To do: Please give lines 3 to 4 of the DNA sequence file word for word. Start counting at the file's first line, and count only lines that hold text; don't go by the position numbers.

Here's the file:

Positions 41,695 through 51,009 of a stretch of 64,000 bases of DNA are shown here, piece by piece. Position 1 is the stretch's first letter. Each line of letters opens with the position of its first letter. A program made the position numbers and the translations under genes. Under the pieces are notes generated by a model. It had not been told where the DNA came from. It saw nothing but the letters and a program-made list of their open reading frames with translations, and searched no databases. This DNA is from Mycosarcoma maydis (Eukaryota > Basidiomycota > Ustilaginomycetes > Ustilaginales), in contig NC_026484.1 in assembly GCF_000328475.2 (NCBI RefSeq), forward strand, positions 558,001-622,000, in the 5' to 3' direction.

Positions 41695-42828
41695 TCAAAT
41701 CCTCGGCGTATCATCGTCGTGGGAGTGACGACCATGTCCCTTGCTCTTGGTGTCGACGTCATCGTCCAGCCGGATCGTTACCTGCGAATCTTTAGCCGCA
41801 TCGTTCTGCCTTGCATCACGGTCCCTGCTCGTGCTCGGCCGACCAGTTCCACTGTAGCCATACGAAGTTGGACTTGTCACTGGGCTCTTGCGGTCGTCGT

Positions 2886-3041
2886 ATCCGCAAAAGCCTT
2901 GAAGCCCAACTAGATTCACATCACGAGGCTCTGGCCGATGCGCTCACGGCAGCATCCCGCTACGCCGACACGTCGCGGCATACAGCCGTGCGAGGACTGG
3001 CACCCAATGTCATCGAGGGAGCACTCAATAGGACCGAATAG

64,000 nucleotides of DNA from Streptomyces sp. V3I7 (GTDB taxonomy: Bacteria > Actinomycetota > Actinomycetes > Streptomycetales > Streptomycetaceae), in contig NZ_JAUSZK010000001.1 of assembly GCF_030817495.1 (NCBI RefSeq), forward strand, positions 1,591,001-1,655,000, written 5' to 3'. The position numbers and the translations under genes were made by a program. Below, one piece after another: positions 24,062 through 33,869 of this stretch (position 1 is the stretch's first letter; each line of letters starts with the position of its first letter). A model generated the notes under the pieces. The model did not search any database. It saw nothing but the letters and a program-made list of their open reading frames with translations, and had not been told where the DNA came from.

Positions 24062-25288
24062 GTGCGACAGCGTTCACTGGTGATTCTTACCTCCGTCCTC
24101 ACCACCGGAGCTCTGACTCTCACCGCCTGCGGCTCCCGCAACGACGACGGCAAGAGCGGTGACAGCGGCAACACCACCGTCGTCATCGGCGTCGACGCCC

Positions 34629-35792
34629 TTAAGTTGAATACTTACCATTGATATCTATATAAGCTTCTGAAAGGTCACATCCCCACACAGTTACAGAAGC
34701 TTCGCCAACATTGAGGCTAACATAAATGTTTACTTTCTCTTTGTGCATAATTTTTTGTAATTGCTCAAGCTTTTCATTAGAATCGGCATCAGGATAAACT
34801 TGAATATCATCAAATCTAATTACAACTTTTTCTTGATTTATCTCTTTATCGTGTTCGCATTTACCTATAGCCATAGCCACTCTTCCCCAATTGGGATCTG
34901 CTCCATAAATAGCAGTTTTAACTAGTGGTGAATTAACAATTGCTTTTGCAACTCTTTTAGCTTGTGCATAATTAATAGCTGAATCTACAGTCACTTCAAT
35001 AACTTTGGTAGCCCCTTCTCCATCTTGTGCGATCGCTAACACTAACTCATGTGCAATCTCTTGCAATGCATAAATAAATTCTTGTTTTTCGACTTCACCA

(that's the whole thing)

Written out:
41695 TCAAAT
41701 CCTCGGCGTATCATCGTCGTGGGAGTGACGACCATGTCCCTTGCTCTTGGTGTCGACGTCATCGTCCAGCCGGATCGTTACCTGCGAATCTTTAGCCGCA